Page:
Mecklenburg Speed Detection Tactics

When considering speeding cases, the Mecklenburg court does not require any physical evidence of speed detection, any paperwork or printout to be offered as evidence by an officer. Regarding someone’s speed, the officer can offer their testimony on what type of technique they use to assess the speed. If what the officer used to detect speed was a mechanical radar or LIDAR, they would need to testify that their equipment was tested and found to be working accurately. They must also testify that they have been trained on that and that they clearly identified the person who was charged as the driver in the vehicle.

If what the officer used to detect speed was a mechanical radar or LIDAR, they would need to testify that their equipment was tested and found to be working accurately. They must also testify that they have been trained on that and that they clearly identified the person who was charged as the driver in the vehicle.

Mecklenburg speed detection tactics play a role in the way your case will be handled in court. If you are facing speeding or reckless driving charges, a distinguished speeding attorney can help you build a defense based on the facts of your case.

Pacing and Speeding Issues

Pacing is very an infrequent Mecklenburg speed detection tactic and is usually only used in cases where the person is alleged to be traveling at a speed that even an experienced person without a trained eye to speeding vehicles would be as far beyond the scope of the speed limit for where they are. The most frequent cases are either close to a 100 or over a 100 in zones where the state limit is at that. Pacing is admissible evidence in speeding cases.

The main issue is going to rest on how fast the person is alleged to have been going in comparison to the regular flow of the speed limit in the area. It is hard to look at a vehicle in a 55 zone and say they were going 70 because with the appropriate equipment that can be gauged accurately.

However, an officer with a certain number of years and experience, and comfortably testify the gauge of the vehicle if a person is going double the speed limit; hypothetically, 90 on a 45 and that can be seen with a naked eyes and is based on  a police officer’s many years of experience and numerous traffic stops.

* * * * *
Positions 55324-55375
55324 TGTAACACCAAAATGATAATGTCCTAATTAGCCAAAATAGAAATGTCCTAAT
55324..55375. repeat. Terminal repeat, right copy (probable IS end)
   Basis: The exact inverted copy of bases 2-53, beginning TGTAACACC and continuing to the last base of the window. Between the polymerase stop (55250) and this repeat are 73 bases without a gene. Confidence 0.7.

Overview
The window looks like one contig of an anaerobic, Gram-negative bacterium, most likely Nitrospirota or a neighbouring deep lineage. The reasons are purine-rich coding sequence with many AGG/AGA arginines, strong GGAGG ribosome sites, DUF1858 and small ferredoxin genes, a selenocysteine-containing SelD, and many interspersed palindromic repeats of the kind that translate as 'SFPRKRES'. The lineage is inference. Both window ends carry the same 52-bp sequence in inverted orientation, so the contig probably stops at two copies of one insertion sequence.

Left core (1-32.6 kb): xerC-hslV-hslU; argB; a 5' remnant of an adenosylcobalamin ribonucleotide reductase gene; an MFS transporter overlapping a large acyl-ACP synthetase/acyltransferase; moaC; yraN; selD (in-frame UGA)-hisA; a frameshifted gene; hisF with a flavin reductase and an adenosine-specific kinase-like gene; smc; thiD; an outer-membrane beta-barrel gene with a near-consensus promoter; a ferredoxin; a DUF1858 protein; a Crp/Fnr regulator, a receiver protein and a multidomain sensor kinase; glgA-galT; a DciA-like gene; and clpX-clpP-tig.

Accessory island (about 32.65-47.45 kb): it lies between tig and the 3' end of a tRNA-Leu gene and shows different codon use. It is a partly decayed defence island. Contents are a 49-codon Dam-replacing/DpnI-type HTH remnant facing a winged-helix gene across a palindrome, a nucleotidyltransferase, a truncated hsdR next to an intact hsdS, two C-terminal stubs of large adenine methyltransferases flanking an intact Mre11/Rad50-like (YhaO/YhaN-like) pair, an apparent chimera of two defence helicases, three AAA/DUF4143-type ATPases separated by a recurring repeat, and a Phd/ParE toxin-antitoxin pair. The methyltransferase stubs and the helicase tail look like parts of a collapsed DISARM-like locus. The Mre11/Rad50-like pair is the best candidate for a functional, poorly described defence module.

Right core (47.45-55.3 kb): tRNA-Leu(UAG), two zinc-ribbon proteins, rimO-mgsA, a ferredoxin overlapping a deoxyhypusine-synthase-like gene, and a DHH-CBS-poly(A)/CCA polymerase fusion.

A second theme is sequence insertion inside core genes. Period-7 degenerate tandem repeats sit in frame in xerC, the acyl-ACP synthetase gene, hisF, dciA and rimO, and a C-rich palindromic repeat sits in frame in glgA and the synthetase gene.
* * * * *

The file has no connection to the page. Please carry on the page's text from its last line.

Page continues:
Pacing and Speeding Defenses

The defense can try undermining the accuracy of radar or LIDAR equipment, by saying they cannot determine how fast the vehicle is going. If another factor has to be taken into consideration, it is how long the law enforcement personnel had to observe the vehicle at the speed that they are alleging with law enforcement in the vehicle that was also moving at the same time. Were they going in different directions? A variety of things are going to be factors of detection.

Law Enforcement Tools and Tactics

Mecklenburg speed detection tactics for law enforcement include radar, LIDAR, and pacing, which is rarely used.Traffic radar instruments used in Mecklenburg are very accurate. One issue with traffic radar instruments is that they could potentially get the speed of a different vehicle and call over the wrong one. If the office testifies that they have been trained on the use of the radar and that the radar was tested before and after a shift and found to be working accurately, it’ is given a tremendous amount of weight.

Contesting an Officer’s Claim

A potential defense for Mecklenburg speed detection tactics include saying that the officer was not properly trained or experienced, they did not calibrate or test their equipment malfunction, or there has been a recall of certain types of equipment. There is almost never an operator error in the use of radar offense.

The driver can offer their own version of events however that is a challenging defense because the officer is generally more familiar with the area where the tickets are issued in Mecklenburg County than a lot of people that are passing through. They can say that they were not going that fast and that maybe that person got a different vehicle in their beam, or maybe the weather was affecting their equipment, et cetera.

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